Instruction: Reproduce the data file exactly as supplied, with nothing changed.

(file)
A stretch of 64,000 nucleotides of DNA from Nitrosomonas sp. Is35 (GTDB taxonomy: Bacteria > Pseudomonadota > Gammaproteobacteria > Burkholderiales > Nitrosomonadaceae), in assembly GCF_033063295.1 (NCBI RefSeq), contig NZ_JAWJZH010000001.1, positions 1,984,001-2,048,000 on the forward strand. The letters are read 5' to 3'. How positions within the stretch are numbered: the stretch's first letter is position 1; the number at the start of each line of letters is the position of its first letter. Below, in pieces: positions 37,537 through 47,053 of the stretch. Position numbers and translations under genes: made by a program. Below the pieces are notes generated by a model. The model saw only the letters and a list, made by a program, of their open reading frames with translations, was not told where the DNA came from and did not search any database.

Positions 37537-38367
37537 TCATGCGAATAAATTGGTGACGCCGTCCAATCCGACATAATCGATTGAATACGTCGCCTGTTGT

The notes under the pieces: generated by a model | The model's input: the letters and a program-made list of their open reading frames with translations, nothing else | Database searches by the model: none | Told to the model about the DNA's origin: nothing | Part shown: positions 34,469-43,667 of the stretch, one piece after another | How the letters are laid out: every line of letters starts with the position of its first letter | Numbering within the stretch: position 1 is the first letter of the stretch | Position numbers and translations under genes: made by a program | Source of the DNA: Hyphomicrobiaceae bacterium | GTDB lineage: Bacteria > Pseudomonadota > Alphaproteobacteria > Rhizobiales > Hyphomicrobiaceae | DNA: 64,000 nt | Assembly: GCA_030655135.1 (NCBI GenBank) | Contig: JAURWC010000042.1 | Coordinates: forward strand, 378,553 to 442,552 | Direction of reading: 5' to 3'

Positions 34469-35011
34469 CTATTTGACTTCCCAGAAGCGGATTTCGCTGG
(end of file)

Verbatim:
A stretch of 64,000 nucleotides of DNA from Nitrosomonas sp. Is35 (GTDB taxonomy: Bacteria > Pseudomonadota > Gammaproteobacteria > Burkholderiales > Nitrosomonadaceae), in assembly GCF_033063295.1 (NCBI RefSeq), contig NZ_JAWJZH010000001.1, positions 1,984,001-2,048,000 on the forward strand. The letters are read 5' to 3'. How positions within the stretch are numbered: the stretch's first letter is position 1; the number at the start of each line of letters is the position of its first letter. Below, in pieces: positions 37,537 through 47,053 of the stretch. Position numbers and translations under genes: made by a program. Below the pieces are notes generated by a model. The model saw only the letters and a list, made by a program, of their open reading frames with translations, was not told where the DNA came from and did not search any database.

Positions 37537-38367
37537 TCATGCGAATAAATTGGTGACGCCGTCCAATCCGACATAATCGATTGAATACGTCGCCTGTTGT

The notes under the pieces: generated by a model | The model's input: the letters and a program-made list of their open reading frames with translations, nothing else | Database searches by the model: none | Told to the model about the DNA's origin: nothing | Part shown: positions 34,469-43,667 of the stretch, one piece after another | How the letters are laid out: every line of letters starts with the position of its first letter | Numbering within the stretch: position 1 is the first letter of the stretch | Position numbers and translations under genes: made by a program | Source of the DNA: Hyphomicrobiaceae bacterium | GTDB lineage: Bacteria > Pseudomonadota > Alphaproteobacteria > Rhizobiales > Hyphomicrobiaceae | DNA: 64,000 nt | Assembly: GCA_030655135.1 (NCBI GenBank) | Contig: JAURWC010000042.1 | Coordinates: forward strand, 378,553 to 442,552 | Direction of reading: 5' to 3'

Positions 34469-35011
34469 CTATTTGACTTCCCAGAAGCGGATTTCGCTGG